will it even make it to Last Knight box office?
Not even. This felt like a totally different entity altogether. I think it will make just enough to cover the production budget alone and maybe just a tiny bit more in WW profits. Will probably be the lowest profit margin of the whole Transformer franchise. The only thing similar is the transformers, the names, and that's pretty much it. You're pretty much watching a girl go through her troubled life but meets a robot along the way to help recover his memories.share
Interesting article 3 points on why it failed at the box office. Especially the 3rd point of it not being the traditional Bay offering
The third (and biggest?) issue in play may just be the skewed irony of making a Transformers movie that goes out of its way to not be like the other Transformers movies. Yes, yes, we all talk about the Michael Bay movies as if they are the nadir of blockbuster cinema, but A) they clearly had their fans and B) they were the biggest, in terms of scale and size, super-duper blockbusters around. To a certain extent, the sheer gonzo chutzpah was part of their appeal and what made them stand out even alongside MCU movies, Pirates of the Caribbean adventures and Harry Potter flicks. Yes, the obnoxious human characters, the rude-and-crude robots, the glistening yellow cinematography and the massive robot smackdowns were a big part of the franchise’s appeal.share
What if the success of Michael Bay’s Transformers movies was rooted in the global appeal of Michael Bay’s Transformers movies, as opposed to an inherent interest in the mere idea of a Transformers movie? If so, then a smaller-scale and more conventional nostalgia-fest, one that combines nostalgia for grounded IP adaptations with nostalgia for kid-friendly fare like The Iron Giant or E.T., may be a case of removing much of audiences specifically liked about that specific franchise. Yes, Transformers: The Last Knight fell 40% from its $1 billion+ predecessors (which may just prove that audiences grew tired of them), but these films were still sold as being the biggest of the big when it came to super-duper action fantasy spectacle. It’s not like you could see a robot riding a dinosaur in an MCU movie or a Star Wars sequel.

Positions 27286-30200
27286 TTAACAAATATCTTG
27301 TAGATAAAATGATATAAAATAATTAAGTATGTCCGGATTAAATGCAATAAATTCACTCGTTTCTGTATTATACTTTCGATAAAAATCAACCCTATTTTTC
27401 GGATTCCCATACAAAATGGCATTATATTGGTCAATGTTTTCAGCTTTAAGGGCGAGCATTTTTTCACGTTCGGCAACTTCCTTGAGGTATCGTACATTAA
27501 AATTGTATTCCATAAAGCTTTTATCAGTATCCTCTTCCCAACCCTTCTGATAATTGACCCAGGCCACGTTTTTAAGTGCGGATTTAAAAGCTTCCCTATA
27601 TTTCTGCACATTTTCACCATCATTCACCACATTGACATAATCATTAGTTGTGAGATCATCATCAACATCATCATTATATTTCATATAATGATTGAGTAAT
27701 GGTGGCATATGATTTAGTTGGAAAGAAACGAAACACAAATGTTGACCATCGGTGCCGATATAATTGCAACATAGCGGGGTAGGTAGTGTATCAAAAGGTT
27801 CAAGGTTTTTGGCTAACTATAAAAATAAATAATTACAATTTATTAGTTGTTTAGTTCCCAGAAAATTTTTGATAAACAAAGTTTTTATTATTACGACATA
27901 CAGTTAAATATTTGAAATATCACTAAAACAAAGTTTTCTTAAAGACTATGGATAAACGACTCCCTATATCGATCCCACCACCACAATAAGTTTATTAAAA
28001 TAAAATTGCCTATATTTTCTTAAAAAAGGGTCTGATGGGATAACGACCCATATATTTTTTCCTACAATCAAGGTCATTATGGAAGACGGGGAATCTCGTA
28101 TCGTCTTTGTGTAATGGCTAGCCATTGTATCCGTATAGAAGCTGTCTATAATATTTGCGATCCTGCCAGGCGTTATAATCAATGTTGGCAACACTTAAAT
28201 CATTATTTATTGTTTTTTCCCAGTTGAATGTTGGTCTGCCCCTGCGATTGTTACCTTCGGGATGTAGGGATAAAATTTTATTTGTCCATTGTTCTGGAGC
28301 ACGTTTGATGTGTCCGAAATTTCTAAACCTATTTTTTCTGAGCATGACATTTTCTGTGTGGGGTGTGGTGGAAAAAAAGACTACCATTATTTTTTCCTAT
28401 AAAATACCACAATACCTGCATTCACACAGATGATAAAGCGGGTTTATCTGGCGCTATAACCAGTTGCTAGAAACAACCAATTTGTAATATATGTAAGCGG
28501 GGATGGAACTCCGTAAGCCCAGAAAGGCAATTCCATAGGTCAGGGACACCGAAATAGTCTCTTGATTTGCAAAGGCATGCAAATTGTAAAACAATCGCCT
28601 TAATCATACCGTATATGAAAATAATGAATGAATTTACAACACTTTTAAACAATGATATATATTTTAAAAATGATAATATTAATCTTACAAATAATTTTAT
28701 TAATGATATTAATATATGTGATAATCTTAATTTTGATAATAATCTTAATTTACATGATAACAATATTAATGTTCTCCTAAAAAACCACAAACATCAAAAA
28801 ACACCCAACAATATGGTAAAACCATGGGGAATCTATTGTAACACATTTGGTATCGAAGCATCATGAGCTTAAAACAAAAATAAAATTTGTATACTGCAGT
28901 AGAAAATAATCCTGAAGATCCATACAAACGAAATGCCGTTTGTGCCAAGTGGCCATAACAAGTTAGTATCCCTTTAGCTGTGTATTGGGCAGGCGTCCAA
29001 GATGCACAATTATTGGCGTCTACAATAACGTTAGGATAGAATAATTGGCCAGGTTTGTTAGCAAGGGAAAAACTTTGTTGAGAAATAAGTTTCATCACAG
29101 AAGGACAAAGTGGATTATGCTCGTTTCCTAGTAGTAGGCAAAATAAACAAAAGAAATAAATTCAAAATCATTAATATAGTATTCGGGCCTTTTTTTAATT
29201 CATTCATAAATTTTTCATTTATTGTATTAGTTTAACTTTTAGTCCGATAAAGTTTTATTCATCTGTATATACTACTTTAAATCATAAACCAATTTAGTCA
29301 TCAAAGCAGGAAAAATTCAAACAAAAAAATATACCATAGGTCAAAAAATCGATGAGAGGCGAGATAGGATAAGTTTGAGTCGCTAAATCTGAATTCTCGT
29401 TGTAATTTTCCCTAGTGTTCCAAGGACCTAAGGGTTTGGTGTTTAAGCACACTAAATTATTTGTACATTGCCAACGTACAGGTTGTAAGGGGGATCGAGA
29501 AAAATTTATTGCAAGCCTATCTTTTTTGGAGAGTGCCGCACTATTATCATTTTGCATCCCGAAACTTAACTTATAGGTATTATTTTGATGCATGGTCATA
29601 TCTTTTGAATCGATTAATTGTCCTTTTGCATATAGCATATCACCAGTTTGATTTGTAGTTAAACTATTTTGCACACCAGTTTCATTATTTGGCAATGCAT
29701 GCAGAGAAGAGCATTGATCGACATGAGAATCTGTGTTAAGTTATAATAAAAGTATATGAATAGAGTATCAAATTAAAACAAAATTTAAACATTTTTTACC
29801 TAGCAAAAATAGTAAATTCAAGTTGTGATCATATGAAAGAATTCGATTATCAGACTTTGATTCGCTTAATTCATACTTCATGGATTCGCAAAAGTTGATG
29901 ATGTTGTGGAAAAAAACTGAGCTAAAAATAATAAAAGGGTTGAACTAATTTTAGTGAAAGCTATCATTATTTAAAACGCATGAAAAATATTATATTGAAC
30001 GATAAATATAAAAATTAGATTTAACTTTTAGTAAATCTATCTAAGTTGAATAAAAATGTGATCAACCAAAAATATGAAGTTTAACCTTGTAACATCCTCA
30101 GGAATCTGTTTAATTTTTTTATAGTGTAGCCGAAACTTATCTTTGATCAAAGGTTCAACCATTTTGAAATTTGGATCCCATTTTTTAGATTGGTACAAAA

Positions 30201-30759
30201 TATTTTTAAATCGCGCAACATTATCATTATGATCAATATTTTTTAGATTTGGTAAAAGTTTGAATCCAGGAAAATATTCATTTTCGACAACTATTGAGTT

Bumblebee was initially green-lit as a spin-off back when everyone thought Transformers 5 would be another super-duper smash. But in its new role as a franchise savior, it may be a case of trying to save a franchise by taking away much of what made the franchise popular in the first place. Batman Begins and Casino Royale were comparatively buttoned-down affairs, but they still offered core franchise tropes for fans. As good as Bumblebee is, and it’s a pretty solid coming-of-age adventure fantasy, it’s still a smaller, more “conventional” and more kid-friendly prequel in a franchise known for being bigger than big, gloriously over-the-top and just a little dangerous for its pint-sized audiences. Bumblebee's soft (thus far) domestic box office may be proof that, yes, audiences really did like those Transformers movies until they didn't.
Not many western shows do well in China and vice versa although western movies have a bit more success over in China to some degree.share